Written by: Haley Goodman, CMC ’17. Haley is a New York native, majoring in International Relations at Claremont McKenna College. She is currently serving as a Kravis Prize Intern at Helen Keller International. She is the International Editor for the student paper the CMC Forum. Some of her other interests include security studies, developmental politics, technology, writing, and the outdoors.

In honor of Helen Keller International’s 100th Anniversary, a team from HKI participated in the END Fund’s Summit to See the END, hiking Mount Kilimanjaro in Tanzania. Kilimanjaro or Kili, as it’s informally known, is the highest mountain in Africa and one of the 7 Summits. Members of the HKI team include Kathy Spahn (HKI’s President and CEO), Dick Sandhaus (Kathy’s husband), Henry Barkhorn (HKI Board Member), Randy Belcher (HKI Board Member), and Rico.

The climb commenced on July 11th and finished on July 19th. Kathy and her team took the Machame route to the summit and reached the summit on July 17th. Dick took pictures along the way, which can be found at the bottom of this interview.

This is the second of a two-part interview; you can find the first part of the interview here. In the first interview, I talked with Kathy before her climb about her motivations, her challenges, and how the climb fits into the context of her work at HKI. Now, I’m sitting down with her to discuss how her climb went.

How was the general experience, any big challenges?

It was easier than I thought. Altitude was a main concern of mine but it didn’t really affect me. I had very mild altitude sickness on Day 3, which took the form of a headache and nausea; that was the only time I questioned if I still wanted to climb Kilimanjaro but, I powered through and made it. I’m hesitant to say it was easy — it was “doable” and I tried to take it one day at a time.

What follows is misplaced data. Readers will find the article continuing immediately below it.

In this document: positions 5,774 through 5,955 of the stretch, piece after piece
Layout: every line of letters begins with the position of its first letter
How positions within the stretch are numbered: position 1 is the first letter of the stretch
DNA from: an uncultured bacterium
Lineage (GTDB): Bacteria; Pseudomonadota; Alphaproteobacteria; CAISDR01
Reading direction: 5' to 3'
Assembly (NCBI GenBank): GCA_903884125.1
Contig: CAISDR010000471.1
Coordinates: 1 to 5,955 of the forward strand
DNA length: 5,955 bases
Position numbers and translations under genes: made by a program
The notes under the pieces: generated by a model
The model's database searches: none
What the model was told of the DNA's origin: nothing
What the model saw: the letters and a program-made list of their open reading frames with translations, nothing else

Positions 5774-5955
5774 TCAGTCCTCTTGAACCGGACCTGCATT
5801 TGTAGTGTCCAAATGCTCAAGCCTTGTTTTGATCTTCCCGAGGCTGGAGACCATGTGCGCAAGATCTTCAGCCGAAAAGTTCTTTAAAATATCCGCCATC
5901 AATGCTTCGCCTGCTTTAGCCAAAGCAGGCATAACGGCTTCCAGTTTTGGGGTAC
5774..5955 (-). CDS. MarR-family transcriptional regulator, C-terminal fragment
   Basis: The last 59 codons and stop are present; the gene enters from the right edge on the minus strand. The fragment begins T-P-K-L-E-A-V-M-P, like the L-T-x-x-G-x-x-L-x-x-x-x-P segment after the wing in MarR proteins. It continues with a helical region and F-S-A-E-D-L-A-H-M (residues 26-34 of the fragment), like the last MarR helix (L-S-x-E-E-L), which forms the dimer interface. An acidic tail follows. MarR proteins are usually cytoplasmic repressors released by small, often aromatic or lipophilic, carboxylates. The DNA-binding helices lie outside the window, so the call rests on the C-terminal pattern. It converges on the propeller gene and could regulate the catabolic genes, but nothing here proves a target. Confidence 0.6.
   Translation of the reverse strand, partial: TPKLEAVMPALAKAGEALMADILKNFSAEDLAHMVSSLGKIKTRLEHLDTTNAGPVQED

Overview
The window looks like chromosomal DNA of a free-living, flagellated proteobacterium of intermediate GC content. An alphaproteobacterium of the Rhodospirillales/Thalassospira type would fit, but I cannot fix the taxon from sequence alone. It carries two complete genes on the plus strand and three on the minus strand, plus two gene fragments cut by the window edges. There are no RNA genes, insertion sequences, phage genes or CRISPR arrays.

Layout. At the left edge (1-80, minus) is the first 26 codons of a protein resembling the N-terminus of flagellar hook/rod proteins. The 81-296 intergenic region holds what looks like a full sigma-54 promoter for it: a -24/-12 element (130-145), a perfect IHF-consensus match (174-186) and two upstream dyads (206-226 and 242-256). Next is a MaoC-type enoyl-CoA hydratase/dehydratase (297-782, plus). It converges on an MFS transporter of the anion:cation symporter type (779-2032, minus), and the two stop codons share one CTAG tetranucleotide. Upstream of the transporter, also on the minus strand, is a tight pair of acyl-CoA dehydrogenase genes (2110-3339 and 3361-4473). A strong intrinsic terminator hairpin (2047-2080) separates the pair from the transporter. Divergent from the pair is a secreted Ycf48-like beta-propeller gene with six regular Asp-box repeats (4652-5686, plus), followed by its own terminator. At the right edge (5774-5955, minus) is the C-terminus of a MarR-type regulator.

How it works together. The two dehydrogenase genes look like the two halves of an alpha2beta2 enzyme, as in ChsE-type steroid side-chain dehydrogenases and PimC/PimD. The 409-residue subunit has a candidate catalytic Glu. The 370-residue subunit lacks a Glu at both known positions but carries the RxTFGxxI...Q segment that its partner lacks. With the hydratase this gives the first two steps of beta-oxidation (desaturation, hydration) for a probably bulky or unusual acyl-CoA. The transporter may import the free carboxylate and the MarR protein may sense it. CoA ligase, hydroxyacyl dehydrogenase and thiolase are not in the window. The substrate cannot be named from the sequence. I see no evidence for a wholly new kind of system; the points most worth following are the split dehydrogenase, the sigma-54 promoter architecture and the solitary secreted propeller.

How did you feel once you reached the summit? Relief, triumph?

Since we started toward the summit at midnight, there was no real sense of time. I was afraid to ask how much we had left to go, as we were hiking before sunrise in the pitch dark. Then, as the sun started to come up, I saw a glimpse of the rosy horizon over the crater rim which encouraged me to keep going. When I finally saw the summit from the crater rim, which was about 45 minutes before the summit, I threw my arms around the team member next to me and started to cry with excitement and relief.

Would you do something like this in the future, either for yourself or HKI?

Sure! I’m not really sure what it would be — maybe Machu Picchu. One of the things we, me and my husband, have thought about is the Compostela trail in Europe.

What was the toughest part of the climb?

There were two parts that I felt were tough. The night I got my “taste” of altitude sickness was one of them. But the most difficult part was the descent after the summit; even though hiking to the summit was physically challenging, there was motivation to push forward and reach it. It takes three hours down from the summit to reach the base camp for lunch, but then another six hours to get to a safe, low altitude, and we had already been up since midnight hiking. I was exhausted and had no motivation; it took all of my reserve not to sit down and cry as the adrenaline was gone but there was no choice but to keep on going.

Any advice for those who hope to climb Kili in the future?

Altitude is an unknown; you never know how it will affect you. Take Diamox!! I would recommend training as it helps with fitness. For my pre-climb training I went on the treadmill on a high incline with a pack on my back, this definitely helped me throughout the climb – I never felt fitness was an issue.

To learn more and support Kathy and Team HKI: https://www.razoo.com/story/Hki-Kilimanjaro